WINE is judged by nose, legs, body, texture and, oh yeah, taste. Often it is compared to fruit, nuts, flowers or even weeds. But since the 15th century the grape harvest in Portugal's Douro Valley has combined elements of Puccini and Sigmund Romberg.
Even today some of the smaller port-wine quintas, or estates, will marshal a troupe of high-kicking grape stompers a la Busby Berkeley. Choreographed by centuries of folk dancing, the barefoot ballerinas roll up their trousers or hike up their skirts and tread the granite stage of a large vat. One of their all-time hits, I am told, is "Shuffle Off to Porto."
While the differing vineyards of the Douro sit almost side-by-side, light years separate the taste of the region's two famous wines:
Vinho Verde, which holds the vigor and brashness of youth
Port, wrinkled in the barrel, earning its fame from age and brandy-fortified sweetness
For our visit in high summer there would be no "Tiptoe Through the Vats" on the playbill. The festivities start in mid-September and can last through October. On our quest for the vineyards, from Porto, we emerged onto a 1½-lane asphalt byway above the river. As seamless as a scene change at the movies, the calm valley of the Douro River segued into our focus. Early morning sun shows off the Douro gorge at its finest. A breeze off the mountains of Spain had the waters and the waves shining out as silvery chevrons stitched on an olive-drab sea.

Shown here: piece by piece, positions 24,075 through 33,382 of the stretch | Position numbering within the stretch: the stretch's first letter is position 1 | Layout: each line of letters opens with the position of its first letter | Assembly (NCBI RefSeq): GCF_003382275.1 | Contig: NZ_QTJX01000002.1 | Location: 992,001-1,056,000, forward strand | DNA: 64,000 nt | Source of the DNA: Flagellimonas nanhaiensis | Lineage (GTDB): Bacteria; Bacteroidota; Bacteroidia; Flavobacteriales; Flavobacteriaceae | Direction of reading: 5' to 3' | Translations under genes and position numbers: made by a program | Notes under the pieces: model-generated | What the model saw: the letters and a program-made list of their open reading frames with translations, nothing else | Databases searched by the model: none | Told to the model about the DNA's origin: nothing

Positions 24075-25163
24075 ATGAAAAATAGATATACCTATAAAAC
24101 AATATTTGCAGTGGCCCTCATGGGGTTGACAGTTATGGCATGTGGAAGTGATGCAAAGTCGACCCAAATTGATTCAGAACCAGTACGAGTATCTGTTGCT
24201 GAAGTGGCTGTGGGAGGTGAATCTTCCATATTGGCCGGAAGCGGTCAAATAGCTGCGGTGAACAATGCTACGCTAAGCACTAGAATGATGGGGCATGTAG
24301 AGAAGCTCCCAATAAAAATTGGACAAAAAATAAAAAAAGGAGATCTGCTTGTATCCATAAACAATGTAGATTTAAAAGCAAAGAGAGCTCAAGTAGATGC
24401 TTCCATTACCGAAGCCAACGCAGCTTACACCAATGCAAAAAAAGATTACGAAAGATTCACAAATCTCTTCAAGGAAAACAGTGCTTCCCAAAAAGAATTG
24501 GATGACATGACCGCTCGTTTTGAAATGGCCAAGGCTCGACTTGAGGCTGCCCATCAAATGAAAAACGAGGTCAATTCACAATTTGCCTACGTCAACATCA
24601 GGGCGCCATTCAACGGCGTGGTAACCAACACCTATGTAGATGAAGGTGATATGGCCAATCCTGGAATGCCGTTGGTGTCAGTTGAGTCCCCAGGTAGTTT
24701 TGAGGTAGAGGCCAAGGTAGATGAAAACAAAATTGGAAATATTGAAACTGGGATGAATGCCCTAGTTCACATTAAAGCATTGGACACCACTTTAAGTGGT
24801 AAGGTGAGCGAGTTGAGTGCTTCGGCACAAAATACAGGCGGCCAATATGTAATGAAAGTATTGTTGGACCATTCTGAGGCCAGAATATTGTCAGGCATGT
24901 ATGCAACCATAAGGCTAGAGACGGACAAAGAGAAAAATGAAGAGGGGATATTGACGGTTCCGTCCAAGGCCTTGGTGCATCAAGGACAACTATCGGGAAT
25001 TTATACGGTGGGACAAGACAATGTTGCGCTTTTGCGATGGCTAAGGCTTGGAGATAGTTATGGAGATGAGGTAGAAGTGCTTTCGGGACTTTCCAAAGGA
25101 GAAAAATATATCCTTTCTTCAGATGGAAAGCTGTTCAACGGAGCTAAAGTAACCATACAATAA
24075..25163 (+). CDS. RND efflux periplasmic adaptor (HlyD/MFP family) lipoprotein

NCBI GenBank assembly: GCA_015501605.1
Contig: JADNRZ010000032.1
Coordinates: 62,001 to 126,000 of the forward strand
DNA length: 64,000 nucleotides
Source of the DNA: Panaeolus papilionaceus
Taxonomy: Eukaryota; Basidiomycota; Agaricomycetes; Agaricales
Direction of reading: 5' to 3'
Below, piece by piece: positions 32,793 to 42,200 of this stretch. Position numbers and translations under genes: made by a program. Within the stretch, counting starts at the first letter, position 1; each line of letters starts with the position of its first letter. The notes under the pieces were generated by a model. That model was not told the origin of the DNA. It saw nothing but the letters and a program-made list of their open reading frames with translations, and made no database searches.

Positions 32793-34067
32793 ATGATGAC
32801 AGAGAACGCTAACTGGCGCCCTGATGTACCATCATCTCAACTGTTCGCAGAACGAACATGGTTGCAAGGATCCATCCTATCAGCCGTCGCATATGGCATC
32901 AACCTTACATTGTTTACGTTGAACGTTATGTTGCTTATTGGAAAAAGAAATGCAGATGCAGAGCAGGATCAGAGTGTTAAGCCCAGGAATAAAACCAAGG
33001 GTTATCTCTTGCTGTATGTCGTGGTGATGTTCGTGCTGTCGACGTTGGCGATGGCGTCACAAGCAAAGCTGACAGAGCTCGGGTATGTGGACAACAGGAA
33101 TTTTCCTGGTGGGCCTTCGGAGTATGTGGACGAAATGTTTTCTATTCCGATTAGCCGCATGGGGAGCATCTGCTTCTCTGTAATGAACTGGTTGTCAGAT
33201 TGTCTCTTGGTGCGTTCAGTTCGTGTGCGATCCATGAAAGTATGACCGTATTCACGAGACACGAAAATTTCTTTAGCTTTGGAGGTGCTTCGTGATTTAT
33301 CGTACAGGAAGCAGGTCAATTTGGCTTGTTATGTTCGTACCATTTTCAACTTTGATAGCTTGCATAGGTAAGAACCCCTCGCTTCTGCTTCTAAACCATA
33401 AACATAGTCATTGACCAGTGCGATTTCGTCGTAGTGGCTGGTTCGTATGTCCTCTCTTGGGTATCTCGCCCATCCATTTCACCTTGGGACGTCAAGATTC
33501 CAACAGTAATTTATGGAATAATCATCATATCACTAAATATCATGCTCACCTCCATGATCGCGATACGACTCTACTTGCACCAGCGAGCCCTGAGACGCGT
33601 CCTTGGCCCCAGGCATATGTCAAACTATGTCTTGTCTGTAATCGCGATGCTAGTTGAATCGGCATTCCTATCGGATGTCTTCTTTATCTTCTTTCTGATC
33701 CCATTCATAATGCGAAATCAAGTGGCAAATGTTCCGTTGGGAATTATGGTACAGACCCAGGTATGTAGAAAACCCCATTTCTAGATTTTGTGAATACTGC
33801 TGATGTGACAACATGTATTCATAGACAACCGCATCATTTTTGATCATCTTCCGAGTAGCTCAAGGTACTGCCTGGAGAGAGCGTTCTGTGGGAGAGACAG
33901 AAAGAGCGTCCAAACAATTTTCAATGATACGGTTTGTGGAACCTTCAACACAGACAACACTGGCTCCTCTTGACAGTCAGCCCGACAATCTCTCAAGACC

The grapes growing in the first vineyards of the Douro, strung along pergolas so high off the flinty soil that ladders are used in the harvest, will produce the light, bright vinho verde. The world that incubates vinho verde is not the world of horizon-sweeping production fields as we have seen in Germany, Burgundy, Napa or even the port-wine region upstream. Instead vinho verde comes from a series of irregular plantings punctuated by the owners' dwelling, olive trees, gardens and lines of family wash hung out to dry.
As the scattered forests of eucalyptus and sea pine were left behind, frequent villages appeared, usually clustered around small Romanesque churches. ("The churches suffer, unfortunately, from having been too drastically restored," notes the Michelin Green Guide.)
Once upon a time the Douro River flowed wild and dangerous along the rocky base of its gorge. Square-rigged, flat-bottomed barges, called rabelos, shot 60 miles of rapids to transport port wine. However, dams have now widened the river into a string of broad pools. Today's scenes on the mid-Douro almost resemble the lake country of northern Italy.
At Regua, about halfway to the Spanish border, the hills become terraced by a sweeping crosshatch of vineyards. In this area specifically defined by law since 1757, the vines of the upper Douro produce their world-famous nectar named after the city of Porto, where the wines sleep until deemed ready for market.